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‘Potential for a huge amount of missed income’ in legacy giving, says Macmillan lead

23 Feb 2023 News

Adobe, Prostock-studio

Charities have been warned that they could miss out on a large amount of income in the coming years if they do not focus their fundraising efforts on legacy giving.

Helen Hamer, senior legacy marketing manager, Macmillan Cancer Support told delegates at Fundraising Live yesterday that legacy giving is “our number one income stream, not just now, but definitely for the future”.

She said “legacy fundraising is potentially the biggest opportunity for fundraising in the coming years” but the charity sector could pass over this opportunity if it does not embrace it.

‘We need to understand more about legacy giving decisions’

Hamer noted the legacy marketplace is anticipated to grow dramatically in the coming decades, and that's mostly due to the anticipated rise in the deaths of the baby boomer generation.

“With that will come the largest ever intergenerational transfer of wealth and an expectation that the legacy market will grow to £5.16bn by 2030.”

“It obviously represents a huge opportunity for UK charities but there's also significant potential for a huge amount of missed income, unless we as a sector do more.”

Hamer noted: “Research from Remember a Charity suggested that 40% of the people in the UK would be happy to leave a gift in their will to charity, but only 6% actually do. That represents billions of pounds of missing income from the charity sector, so it's absolutely essential that we are embracing this in the coming years.”

“As fundraisers, we face the challenge of converting interest into action. And as a sector, we need to understand more about legacy giving decisions, and where and how we can have the biggest impact.”

The age debate 

Hamer says a key aspect of growing any fundraising is for charities to understand their target audience. 

“One of the big debates in the sector at the moment, and I think has been around for a while, is the question of age […] the ongoing debate around the value of targeting younger audiences for legacy fundraising”.

She said there is an opportunity there to be “influencing people to choose our charities” however Macmillan has currently decided to remain focused on the 55+ baby boomer generation.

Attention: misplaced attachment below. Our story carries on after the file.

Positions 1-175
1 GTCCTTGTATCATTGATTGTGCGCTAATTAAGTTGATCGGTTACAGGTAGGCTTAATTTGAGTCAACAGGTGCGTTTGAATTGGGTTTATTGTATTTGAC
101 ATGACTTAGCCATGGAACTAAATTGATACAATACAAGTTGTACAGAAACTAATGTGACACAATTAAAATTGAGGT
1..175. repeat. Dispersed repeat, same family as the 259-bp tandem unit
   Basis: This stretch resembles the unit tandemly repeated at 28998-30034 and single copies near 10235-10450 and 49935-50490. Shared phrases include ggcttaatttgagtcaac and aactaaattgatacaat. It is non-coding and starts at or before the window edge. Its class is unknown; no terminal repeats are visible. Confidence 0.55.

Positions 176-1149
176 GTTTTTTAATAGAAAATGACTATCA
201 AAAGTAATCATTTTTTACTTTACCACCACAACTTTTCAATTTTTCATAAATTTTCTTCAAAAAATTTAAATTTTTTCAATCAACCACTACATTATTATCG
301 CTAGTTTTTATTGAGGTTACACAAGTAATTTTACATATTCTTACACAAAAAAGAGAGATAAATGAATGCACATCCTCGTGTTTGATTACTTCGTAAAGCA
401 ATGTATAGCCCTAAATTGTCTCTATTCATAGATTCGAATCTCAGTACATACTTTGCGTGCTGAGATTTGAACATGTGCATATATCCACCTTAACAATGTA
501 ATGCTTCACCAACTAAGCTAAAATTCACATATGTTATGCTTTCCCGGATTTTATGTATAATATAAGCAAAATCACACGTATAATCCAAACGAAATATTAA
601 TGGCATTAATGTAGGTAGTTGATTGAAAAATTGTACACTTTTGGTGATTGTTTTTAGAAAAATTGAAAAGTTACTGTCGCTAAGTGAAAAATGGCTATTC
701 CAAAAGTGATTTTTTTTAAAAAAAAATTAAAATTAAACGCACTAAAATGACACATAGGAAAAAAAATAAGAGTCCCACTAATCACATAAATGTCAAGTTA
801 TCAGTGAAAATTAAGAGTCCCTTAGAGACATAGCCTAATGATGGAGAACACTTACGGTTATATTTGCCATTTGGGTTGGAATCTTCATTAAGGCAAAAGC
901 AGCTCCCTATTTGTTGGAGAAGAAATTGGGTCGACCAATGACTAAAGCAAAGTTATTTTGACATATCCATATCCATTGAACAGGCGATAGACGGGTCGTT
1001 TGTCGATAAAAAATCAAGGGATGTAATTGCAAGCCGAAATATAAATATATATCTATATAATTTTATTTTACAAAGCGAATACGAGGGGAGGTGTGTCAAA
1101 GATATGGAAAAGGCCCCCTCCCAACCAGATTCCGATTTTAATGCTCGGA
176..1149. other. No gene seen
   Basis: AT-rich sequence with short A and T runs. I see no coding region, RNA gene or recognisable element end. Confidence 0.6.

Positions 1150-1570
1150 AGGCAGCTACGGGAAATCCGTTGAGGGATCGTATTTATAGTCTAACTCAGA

“That's for a number of reasons, and I will caveat that to say this may change at some point, but for now, we're sticking with it.”

“We have an ageing population that we can absolutely target,” she said, “so we believe that this is where our focus should be”.

Hamer added there were also lots of other considerations around targeting the 55+ audiences, rather than younger generations. 

Some of those are the expense and effort of long term stewardship, as though this can be rewarding for a charity, it can cost more money. She added there's the likelihood of depreciation over time, and also the length of time between investment and return.

Legacy culture 

Hamer said a legacy-giving culture should go “across the entire organisation” so “we work really closely with our fundraising teams to drip feed that legacy message into our fundraising communications”.

In terms of sending that legacy message to frontline workers, Hamer said it is “quite a sensitive area”.

“As a charity that has a really significant service offering as well as a fundraising arm, there's always a really fine line around when is it appropriate to include a fundraising ask. 

“We have to be really sensitive about that, because we've got millions of people living with cancer accessing our services, we need to be sensitive to their needs, and their needs absolutely come first.”

She added: “We will absolutely be looking at getting the legacy message out to our services team. I don't think we've been great at doing that up until now. So it's something that we're looking at, and we're working with those teams on, certainly to build an awareness, not necessarily so that they are relaying that message all the time ... but just so that they are aware of it.”

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